One title on the list:
Fool's Gold by Gillian TettRead about another book on Bennett's list.
Few financial writers have been more closely followed during this crisis than the British Press Awards Journalist of the Year 2009, Gillian Tett. As The Spectator notes, her "analytical and penetrating" articles for the FT have been compulsory reading in City circles for years. Tett is a former anthropologist and so, as Nicholas Shakespeare notes in The Daily Telegraph, she looks at financiers as if at "a strange Tajikistan tribe".
Here, that tribe is a small team at investment bank JP Morgan who harnessed "computers to create a fiendishly complex means of shifting risk from banks to investors" via a new breed of financial instrument, the credit derivative. Once these contracts, which let banks bet on whether a loan or bond might default, infected the subprime mortgage market, mayhem was all but guaranteed with ill-equipped regulators caught "behind the curve at every stage". Tett says only seven people were tasked with monitoring $4trn in Wall Street assets.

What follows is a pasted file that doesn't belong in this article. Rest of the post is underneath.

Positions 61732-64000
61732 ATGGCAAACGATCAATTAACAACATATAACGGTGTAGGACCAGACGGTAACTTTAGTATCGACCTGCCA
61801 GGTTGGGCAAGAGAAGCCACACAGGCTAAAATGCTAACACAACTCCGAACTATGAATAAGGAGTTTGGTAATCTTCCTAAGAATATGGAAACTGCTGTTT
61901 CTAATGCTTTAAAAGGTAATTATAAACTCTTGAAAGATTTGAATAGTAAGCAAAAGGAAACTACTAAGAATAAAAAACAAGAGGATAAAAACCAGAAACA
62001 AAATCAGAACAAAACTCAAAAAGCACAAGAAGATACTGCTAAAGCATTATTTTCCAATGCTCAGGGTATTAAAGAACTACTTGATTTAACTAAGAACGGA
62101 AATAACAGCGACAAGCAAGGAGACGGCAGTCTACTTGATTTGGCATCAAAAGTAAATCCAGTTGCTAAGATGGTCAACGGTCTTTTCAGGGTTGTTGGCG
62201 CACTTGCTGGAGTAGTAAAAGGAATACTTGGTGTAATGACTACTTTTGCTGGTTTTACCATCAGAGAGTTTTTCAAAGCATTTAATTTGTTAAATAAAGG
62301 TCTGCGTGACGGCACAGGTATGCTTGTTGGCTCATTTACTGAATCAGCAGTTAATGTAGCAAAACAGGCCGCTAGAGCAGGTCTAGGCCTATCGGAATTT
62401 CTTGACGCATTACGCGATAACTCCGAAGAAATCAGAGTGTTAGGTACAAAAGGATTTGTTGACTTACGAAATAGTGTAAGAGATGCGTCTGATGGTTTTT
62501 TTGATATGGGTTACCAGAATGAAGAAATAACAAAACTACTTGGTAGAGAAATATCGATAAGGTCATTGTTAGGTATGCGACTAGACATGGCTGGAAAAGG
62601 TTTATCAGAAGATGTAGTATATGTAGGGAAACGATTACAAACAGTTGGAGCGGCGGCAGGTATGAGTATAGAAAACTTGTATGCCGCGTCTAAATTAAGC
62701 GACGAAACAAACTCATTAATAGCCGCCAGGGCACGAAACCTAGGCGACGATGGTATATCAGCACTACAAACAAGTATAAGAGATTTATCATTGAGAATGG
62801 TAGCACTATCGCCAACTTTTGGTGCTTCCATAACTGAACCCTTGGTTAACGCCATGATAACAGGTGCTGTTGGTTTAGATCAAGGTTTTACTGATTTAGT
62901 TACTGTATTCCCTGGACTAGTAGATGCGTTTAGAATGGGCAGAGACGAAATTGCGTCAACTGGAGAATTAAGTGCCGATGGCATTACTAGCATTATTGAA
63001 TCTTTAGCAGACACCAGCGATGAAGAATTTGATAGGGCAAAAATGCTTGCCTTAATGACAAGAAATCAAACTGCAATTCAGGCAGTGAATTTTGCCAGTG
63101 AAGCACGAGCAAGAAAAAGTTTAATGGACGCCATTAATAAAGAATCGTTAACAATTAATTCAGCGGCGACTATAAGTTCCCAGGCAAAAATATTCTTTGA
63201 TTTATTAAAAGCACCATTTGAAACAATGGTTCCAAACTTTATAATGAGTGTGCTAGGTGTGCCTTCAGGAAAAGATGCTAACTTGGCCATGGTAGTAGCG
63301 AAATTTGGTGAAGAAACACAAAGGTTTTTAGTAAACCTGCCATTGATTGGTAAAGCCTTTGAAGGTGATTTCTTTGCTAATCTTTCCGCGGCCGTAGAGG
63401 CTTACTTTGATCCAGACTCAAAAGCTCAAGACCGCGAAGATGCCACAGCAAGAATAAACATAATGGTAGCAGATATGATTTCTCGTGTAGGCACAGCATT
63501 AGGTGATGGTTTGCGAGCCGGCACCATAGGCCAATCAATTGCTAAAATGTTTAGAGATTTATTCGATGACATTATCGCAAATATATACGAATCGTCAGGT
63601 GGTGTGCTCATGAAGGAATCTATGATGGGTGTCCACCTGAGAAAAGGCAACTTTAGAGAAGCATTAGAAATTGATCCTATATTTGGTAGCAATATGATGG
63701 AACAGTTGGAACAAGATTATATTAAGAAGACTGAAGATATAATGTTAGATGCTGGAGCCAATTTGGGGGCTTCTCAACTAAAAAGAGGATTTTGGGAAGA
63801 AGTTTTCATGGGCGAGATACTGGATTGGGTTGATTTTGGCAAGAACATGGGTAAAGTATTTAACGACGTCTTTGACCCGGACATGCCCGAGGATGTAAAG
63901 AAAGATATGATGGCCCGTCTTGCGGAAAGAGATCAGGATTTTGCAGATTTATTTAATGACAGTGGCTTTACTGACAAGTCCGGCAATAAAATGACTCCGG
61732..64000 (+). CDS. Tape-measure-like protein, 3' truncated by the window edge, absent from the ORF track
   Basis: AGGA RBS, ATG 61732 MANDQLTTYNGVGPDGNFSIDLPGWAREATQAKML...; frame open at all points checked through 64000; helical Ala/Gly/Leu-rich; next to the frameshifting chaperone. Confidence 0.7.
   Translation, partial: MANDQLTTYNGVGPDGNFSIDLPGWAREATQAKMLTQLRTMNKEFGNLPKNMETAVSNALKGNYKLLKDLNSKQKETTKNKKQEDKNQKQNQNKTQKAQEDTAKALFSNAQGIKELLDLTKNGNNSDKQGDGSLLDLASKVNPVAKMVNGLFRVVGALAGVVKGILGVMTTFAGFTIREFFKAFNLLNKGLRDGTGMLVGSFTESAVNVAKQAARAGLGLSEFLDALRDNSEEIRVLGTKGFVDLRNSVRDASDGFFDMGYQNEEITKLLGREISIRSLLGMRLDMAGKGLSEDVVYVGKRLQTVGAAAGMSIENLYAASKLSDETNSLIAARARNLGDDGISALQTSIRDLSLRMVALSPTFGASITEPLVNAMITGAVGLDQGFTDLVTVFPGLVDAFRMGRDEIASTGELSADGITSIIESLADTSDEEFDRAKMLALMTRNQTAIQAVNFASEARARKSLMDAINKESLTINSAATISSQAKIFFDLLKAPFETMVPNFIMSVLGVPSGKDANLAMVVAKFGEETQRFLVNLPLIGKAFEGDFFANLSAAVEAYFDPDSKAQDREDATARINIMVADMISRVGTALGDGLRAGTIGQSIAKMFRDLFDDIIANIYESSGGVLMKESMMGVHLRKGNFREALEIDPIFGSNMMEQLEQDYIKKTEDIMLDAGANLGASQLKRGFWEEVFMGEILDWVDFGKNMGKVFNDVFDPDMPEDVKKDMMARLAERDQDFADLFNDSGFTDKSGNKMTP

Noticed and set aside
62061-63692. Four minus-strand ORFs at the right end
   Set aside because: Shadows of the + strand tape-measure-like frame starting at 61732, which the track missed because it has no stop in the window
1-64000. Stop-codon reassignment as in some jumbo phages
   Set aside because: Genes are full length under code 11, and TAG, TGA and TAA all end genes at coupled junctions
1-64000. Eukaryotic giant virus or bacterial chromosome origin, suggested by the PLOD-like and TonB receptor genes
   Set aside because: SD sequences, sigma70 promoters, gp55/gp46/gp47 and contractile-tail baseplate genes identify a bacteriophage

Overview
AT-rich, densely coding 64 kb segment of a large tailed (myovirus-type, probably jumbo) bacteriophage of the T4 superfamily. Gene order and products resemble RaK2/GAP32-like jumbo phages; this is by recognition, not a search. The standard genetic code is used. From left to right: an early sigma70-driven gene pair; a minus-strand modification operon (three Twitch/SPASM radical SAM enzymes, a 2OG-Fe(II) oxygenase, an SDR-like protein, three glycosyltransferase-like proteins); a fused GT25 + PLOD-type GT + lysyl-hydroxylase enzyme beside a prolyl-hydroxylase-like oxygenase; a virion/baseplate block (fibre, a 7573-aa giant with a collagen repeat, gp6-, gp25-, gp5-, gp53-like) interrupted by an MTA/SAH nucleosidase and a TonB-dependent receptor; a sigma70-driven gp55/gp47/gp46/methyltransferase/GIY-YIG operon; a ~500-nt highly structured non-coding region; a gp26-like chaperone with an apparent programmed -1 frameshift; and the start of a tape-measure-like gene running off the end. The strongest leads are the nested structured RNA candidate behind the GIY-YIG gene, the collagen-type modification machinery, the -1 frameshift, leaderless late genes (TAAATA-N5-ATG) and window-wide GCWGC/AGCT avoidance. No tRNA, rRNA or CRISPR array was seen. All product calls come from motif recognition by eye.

Given the subject, it's not for absolute beginners with its "jargon and stupefying numbers", says Dominic Lawson in The Times. But the human aspect more than compensates: using "raw private communications" between players at JP Morgan creates "pathos as well as pace". Tett offers "no solutions", but her account of the widescale failure to control the derivatives market is "devastating".
Related: critic's chart: books on cash crashes and five best: books on financial schemes.